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Home   »   Holi Festival   »   About Holi

About Holi

Holi is one of the oldest festivals of India. The festival plays a very significant role in spreading the message of harmony and brotherhood and in unifying the people across the nation. Holi is the celebration of color and is observed with great fervor. People will throw colored powder and drench each other in colored water in Holi.

The celebration normally takes place during February or March depending upon the Hindu calendar. It is observed on the full moon day of the Phalguna month. Holi is a popular festival not only in India but also in Nepal, Bangladesh, Pakistan and in countries that have significant concentration of Hindu population like Malaysia, Trinidad, UK, US, Mauritius, Guyana, South Africa, Suriname, and Fiji.

Burning the evil: Holika dahan
The festival is looked upon as a triumph of good over evil. One is expected to let go of negative emotions like jealousy, rivalry and abhorrence and embrace all with love.
The celebration lasts for two days and on the first day of the festival bonfire is lighted that signifies burning the evil and bad. This ritual is known as 'Holika dahan'

According to the Holy Scriptures of Hinduism, Holika was the sister of the demon King Hiranyakashipu. Hiranyakashipu became arrogant and started defying God after receiving a boon from them. The son of the king, Prahlada, however, was a devotee of Lord Vishnu. The king took it as an insult and sentenced him to death. But all his effort to kill Prahlada went in vain as he had the blessing of Vishnu.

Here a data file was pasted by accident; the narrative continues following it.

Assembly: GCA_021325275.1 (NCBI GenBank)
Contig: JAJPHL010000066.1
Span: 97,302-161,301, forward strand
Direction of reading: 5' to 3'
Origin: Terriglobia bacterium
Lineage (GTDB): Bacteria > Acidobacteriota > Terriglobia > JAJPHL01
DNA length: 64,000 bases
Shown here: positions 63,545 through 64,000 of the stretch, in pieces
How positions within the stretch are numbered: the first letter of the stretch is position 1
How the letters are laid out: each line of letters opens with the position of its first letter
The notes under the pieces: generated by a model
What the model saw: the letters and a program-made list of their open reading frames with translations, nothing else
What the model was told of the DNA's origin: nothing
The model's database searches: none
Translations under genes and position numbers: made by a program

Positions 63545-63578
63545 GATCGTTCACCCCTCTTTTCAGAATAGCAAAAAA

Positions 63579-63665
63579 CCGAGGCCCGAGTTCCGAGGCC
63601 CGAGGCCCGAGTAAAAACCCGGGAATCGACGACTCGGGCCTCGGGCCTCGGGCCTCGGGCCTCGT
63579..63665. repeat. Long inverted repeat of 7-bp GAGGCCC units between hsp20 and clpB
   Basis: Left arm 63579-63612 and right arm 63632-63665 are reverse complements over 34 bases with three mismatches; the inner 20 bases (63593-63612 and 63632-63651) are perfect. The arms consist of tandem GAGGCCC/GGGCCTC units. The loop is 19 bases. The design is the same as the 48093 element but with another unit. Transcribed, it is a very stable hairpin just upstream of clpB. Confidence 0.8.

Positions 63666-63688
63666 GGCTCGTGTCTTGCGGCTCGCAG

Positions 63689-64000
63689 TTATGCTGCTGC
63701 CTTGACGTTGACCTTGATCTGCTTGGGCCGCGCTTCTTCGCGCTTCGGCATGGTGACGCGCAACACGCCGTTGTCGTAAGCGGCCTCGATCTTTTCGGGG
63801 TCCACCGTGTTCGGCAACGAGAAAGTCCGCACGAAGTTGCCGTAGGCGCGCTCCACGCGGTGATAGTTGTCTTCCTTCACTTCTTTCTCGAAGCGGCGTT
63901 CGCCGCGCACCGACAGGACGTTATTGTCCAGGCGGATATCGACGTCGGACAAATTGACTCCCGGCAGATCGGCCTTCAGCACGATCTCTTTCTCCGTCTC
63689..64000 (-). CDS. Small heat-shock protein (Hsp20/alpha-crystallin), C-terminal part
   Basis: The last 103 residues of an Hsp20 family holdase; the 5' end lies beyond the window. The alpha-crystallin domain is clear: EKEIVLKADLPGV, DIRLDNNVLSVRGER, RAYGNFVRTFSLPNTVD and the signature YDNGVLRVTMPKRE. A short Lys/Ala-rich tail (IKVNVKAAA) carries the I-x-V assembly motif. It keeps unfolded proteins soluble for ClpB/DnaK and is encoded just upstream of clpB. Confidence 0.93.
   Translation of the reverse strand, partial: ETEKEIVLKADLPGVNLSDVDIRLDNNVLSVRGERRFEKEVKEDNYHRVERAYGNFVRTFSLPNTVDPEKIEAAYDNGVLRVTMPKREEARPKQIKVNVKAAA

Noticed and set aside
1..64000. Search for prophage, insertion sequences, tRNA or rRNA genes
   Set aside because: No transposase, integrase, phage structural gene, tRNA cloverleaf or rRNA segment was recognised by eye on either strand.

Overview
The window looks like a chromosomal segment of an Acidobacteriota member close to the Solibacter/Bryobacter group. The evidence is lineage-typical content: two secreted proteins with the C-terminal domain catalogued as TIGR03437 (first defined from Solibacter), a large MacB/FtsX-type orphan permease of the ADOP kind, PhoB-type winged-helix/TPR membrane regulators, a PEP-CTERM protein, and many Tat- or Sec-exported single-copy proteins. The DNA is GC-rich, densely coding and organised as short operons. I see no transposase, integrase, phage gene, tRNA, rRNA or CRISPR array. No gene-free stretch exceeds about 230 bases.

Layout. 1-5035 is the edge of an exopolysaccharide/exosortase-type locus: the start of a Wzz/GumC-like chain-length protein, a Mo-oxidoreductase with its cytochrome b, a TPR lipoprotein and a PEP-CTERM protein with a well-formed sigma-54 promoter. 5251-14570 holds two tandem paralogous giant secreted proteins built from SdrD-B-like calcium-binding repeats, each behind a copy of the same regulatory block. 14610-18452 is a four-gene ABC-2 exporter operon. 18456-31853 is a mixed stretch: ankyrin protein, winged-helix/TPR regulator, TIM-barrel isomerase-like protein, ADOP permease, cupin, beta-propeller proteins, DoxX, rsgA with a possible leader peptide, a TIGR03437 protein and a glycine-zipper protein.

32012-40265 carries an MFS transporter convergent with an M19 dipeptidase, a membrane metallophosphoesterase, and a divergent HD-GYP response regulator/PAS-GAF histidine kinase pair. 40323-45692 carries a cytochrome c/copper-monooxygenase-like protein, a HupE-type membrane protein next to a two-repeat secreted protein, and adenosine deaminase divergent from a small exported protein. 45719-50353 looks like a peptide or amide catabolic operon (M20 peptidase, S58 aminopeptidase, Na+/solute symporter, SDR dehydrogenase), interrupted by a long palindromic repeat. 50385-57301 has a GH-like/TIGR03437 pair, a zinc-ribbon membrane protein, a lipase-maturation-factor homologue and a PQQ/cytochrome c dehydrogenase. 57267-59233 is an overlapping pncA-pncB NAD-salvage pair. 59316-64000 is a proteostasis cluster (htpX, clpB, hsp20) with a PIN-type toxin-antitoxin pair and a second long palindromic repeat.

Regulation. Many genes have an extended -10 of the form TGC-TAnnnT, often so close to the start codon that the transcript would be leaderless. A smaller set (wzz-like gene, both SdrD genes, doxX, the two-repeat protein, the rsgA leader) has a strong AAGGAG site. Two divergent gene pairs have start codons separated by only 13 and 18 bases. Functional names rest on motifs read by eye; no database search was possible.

After many failed attempts to kill Prahlada, Hiranyakashipu finally decided to burn him and Holika, who had the boon that no fire could ever burn her, volunteered to sit in the burning pyre with Prahlada on her lap. But to everyone's astonishment fire consumed Holika instead. Since then on the day before Holi, Holika is burnt to commemorate the incident.

    
The celebration of Holi
On the day of the festival, people get out in the street early in the morning with colored powder, colored water with sprayers and water filled balloons. They throw colors at each other and shout greetings like 'Holi hai'. The streets, building and people all get painted in gulal (colored powder). In many places processions are held and people sing and dance all the way. The joyous celebration continues till the mid day and in afternoon or evening people visit friends and relatives to distribute sweets and gather for feasts.



The celebration also signifies the onset of spring as the nature starts changing its colors and flowers bloom. It announces the beginning of the agricultural season in this part of the world.

Popular Dishes of Holi
Like most of the Indian festivals, food plays a very curial role in Holi. Sweet meats as well as snacks are prepared with great care keeping the festive mood of the celebration in mind.
Some of the most popular Holi dishes are gujias, laddoos, mathri, kheer, pedas, dahi vada or dahi bhalla, chaat, and pakoras. Holi would remain incomplete without the intoxicating 'bhang ke sarbaat'. You can now find many interesting Holi recipes online.

Holi and romance
Hindus also relate the celebration of Holi to Lord Krishna who is believed to have played Holi with the people of Braj on the full moon day of 'Phalguna'. According to Hindu literature, Krishna, who was from Nandagaon used to visit the village of Barsana to play Holi with his beloved, Radha. Since then lovers have been taking the opportunity of Holi to paint their beloved in the colors of their affection.






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